Former Portsmouth mayor and owner of the long-standing restaurant The Old Ferry Landing Jack Blalock describes Portsmouth’s restaurant industry as “one of the cogs in the big wheel of tourism.”

“We don’t have enough residents to service all of the jobs that we have, so there’s a lot of commuting into our town,” said Blalock. “We actually impact the whole Seacoast area [a stretch of New Hampshire shoreline extending from Massachusetts to Maine]. It’s a very important piece of our economy.”

To spur economic recovery, New Hampshire Governor Chris Sununu authorized the allocation of $400 million from The Coronavirus Aid, Relief, and Economic Security (CARES) Act Coronavirus Relief Fund to provide financial assistance to small businesses. As of Sept. 3, according to the State’s Mainstreet Relief Fund Transparency Map, more than 285 businesses in Portsmouth applied for grants, and nearly $24 million has been distributed so far.

Additionally, Sununu issued “Stay at Home 2.0,” an amendment to his original stay-at-home order aimed at reopening businesses. Restaurants were permitted to open for outdoor food service, in addition to takeout and delivery, beginning on May 18.

To ensure a safe resumption to outdoor dining, the State issued various policies, including new cleaning protocols, mandating all servers to wear face coverings, and requiring restaurants to organize their tables six feet apart, with no more than six people at a table. There were also extended guidelines from the U.S. Centers for Disease Control and Prevention (CDC).

 

The Process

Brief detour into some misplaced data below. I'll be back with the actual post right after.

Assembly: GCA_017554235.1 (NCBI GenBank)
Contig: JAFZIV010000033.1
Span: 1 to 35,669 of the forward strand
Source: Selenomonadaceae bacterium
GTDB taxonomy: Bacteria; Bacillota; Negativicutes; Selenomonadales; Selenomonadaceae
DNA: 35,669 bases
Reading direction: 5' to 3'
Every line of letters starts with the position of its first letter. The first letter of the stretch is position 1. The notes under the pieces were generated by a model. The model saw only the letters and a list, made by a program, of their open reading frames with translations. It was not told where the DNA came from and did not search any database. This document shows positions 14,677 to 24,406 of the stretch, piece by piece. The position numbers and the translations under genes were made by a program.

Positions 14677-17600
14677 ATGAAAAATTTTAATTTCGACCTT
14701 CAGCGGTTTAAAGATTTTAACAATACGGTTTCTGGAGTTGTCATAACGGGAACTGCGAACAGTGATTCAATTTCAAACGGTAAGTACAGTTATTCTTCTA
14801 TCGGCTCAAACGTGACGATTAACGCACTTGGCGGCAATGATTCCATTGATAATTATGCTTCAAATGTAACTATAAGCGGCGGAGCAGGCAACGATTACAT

Portsmouth urgently finalized parameters for reopening to get restaurants back on their feet as quickly as possible. Restaurants were required to complete the Health Department and Food and Drug Administration checklists and submit adjusted seating floor plans to the City to gain permit approvals for reopening.

“As soon as the CDC best practices and guidelines came out, [the City] acted quickly, and it took them a day to turn around what they were going to expect from restaurants,” said Chef Brendan Vesey, the owner of Botanica Restaurant and Gin Bar, a first-of-its-kind fine dining experience in Portsmouth’s up-and-coming West End.

The City-issued permits were a necessity for restaurants to operate again. For efficiency’s sake, Deputy City Manager Nancy Colbert Puff says the permitting process operated like a “triage system.” As such, Portsmouth recognized that their current permitting process needed to be swiftly adjusted to serve this nuanced and immediate need. This included accepting permit applications prior to May 18 so that restaurants could quickly reopen when the time came, pursuant to the guidelines set forth by the Governor.